Critics also have filed lawsuits alleging some charities misused tax dollars for religious advocacy.
One such suit targets Faith Works, a program that receives government money to provide drug treatment and job training to troubled fathers in Wisconsin. The program was touted by Bush during the campaign and backed by Tommy Thompson, the outgoing Wisconsin governor and incoming secretary of health and human services.
The Freedom From Religion Foundation alleges in its suit that the program has used tax dollars to distribute Bibles and encourage attendance at Christian services.
Tim Patterson, Faith Works' director of operations, said religious services ``are offered but they are not forced on anyone.''
In Texas, a lawsuit challenges $8,000 of state money that went to the Jobs Partnership of Washington County.
``The problem with the program was they used their funds to buy Bibles and to teach that building a relationship with Jesus Christ was how you found a job,'' said Jim Harrington of the Texas Civil Rights Project, which sued.
The Rev. George Nelson Jr., the job program's director, told The Dallas Morning News that the program was voluntary and broke no laws.
The Baptist-run Roloff Homes near Corpus Christi, Texas, at the center of the Calalay case, has been the target of abuse allegations since 1973, when Texas authorities began investigating. The Peoples Baptist Church fought the investigation in court, but shut the homes in 1985 after losing a U.S. Supreme Court (news - web sites) appeal.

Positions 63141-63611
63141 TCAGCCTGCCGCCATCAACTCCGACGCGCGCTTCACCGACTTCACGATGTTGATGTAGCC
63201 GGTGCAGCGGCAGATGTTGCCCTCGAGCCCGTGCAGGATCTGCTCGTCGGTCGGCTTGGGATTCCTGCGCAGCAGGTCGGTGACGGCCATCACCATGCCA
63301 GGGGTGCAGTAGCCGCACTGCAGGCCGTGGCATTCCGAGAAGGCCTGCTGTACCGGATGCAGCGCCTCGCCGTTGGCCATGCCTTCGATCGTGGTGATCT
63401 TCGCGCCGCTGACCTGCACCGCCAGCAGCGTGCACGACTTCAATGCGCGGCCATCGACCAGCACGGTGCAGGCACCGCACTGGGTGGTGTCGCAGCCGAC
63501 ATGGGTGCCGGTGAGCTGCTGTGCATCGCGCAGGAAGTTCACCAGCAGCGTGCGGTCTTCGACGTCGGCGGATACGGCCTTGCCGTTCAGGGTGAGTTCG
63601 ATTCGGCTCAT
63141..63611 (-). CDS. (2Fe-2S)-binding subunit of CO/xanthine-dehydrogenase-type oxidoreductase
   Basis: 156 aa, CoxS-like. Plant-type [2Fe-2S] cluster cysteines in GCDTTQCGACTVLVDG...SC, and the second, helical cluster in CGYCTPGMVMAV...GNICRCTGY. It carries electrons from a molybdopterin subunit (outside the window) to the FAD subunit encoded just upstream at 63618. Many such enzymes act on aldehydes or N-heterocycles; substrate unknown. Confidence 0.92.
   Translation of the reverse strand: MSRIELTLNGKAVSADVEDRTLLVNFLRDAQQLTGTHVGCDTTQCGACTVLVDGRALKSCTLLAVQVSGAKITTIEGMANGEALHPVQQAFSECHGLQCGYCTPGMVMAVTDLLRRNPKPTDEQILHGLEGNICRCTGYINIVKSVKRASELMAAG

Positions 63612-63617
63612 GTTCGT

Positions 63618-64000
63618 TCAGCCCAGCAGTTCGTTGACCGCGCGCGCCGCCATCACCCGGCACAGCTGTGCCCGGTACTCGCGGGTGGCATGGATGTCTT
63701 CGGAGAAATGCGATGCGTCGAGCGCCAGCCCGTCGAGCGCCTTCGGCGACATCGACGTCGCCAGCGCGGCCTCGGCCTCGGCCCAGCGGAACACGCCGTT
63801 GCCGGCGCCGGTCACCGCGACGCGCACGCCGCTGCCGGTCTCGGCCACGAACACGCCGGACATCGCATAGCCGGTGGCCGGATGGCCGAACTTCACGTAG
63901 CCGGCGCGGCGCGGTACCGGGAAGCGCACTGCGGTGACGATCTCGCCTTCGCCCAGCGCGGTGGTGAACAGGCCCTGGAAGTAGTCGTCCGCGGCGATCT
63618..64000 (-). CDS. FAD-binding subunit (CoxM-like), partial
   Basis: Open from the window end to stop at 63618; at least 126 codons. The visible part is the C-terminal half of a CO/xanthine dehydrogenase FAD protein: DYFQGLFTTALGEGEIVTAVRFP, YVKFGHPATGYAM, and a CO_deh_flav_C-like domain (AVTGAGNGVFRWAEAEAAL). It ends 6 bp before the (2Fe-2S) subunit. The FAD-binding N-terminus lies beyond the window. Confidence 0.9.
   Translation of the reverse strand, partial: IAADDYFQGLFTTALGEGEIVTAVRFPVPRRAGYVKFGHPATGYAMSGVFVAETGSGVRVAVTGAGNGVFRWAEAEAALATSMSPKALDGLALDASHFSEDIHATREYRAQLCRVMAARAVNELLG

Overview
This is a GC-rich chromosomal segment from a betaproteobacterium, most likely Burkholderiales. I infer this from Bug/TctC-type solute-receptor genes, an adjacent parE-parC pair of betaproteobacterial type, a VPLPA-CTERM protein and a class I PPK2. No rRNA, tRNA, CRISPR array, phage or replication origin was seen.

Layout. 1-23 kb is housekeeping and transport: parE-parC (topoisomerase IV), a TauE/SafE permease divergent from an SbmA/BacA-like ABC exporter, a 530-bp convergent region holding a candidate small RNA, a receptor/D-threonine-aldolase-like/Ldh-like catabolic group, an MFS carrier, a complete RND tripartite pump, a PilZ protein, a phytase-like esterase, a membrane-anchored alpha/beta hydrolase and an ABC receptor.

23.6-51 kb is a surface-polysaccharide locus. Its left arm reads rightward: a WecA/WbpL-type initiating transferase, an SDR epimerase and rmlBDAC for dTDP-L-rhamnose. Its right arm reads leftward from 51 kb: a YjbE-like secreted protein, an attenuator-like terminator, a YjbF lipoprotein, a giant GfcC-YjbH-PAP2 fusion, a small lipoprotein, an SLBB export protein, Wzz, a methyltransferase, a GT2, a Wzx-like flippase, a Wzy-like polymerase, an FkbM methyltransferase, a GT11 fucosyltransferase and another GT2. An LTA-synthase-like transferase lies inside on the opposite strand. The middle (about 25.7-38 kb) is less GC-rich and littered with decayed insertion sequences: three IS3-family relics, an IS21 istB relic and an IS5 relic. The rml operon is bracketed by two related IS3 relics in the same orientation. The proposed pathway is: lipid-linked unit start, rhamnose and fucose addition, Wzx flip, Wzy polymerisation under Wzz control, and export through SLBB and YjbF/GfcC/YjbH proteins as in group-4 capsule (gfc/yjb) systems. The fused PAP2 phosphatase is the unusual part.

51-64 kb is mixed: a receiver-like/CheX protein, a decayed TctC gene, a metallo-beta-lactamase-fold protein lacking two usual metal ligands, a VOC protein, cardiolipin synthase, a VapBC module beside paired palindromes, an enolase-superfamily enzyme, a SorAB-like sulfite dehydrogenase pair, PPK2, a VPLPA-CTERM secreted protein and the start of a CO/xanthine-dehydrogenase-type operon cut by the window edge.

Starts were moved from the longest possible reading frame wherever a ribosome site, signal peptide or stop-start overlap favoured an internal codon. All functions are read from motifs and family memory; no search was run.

Bush supported a 1997 Texas law that let church-run homes for troubled children be accredited by private groups rather than get a state license. That enabled Roloff Homes to return to caring for youths, which it did in 1999 under the oversight of the Texas Association of Christian Child Care Agencies, whose board included Peoples Baptist pastor Wiley Cameron Sr.
In May 1999, a 17-year-old girl at the Roloff Homes reported being beaten and being bound with duct tape. A state investigation concluded Cameron's wife engaged in ``physical abuse, medical neglect and neglectful supervision.'' She is now banned from child care work in Texas.
Allen Smith, the homes' former superintendent, is scheduled for trial Feb. 12 on a felony charge of unlawful restraint in connection with Calalay's son, Justin Simons.
Simons told authorities Smith knocked his head into another boy's head and forced Simons to dig for hours in a 15-foot-deep pit. Simons said he was told he could rest if he jumped over the pit, and he sprained his ankles trying. Grant Jones, a lawyer for Smith and the church, disputes the allegations. ``That kind of abuse was not going on,'' Jones said.
Calalay said her son ``looked terrified'' when she picked him up from the home and took him to a nearby hospital.
``The doctor said, 'I'm sorry, Ma'am, I have to call the police. Your son has been tortured,''' Calalay recalled.
On the Net:
Roloff Ministries: http://www.roloff.org
Hudson Institute: http://www.hudson.org
Freedom From Religion Foundation: http://www.ffrf.org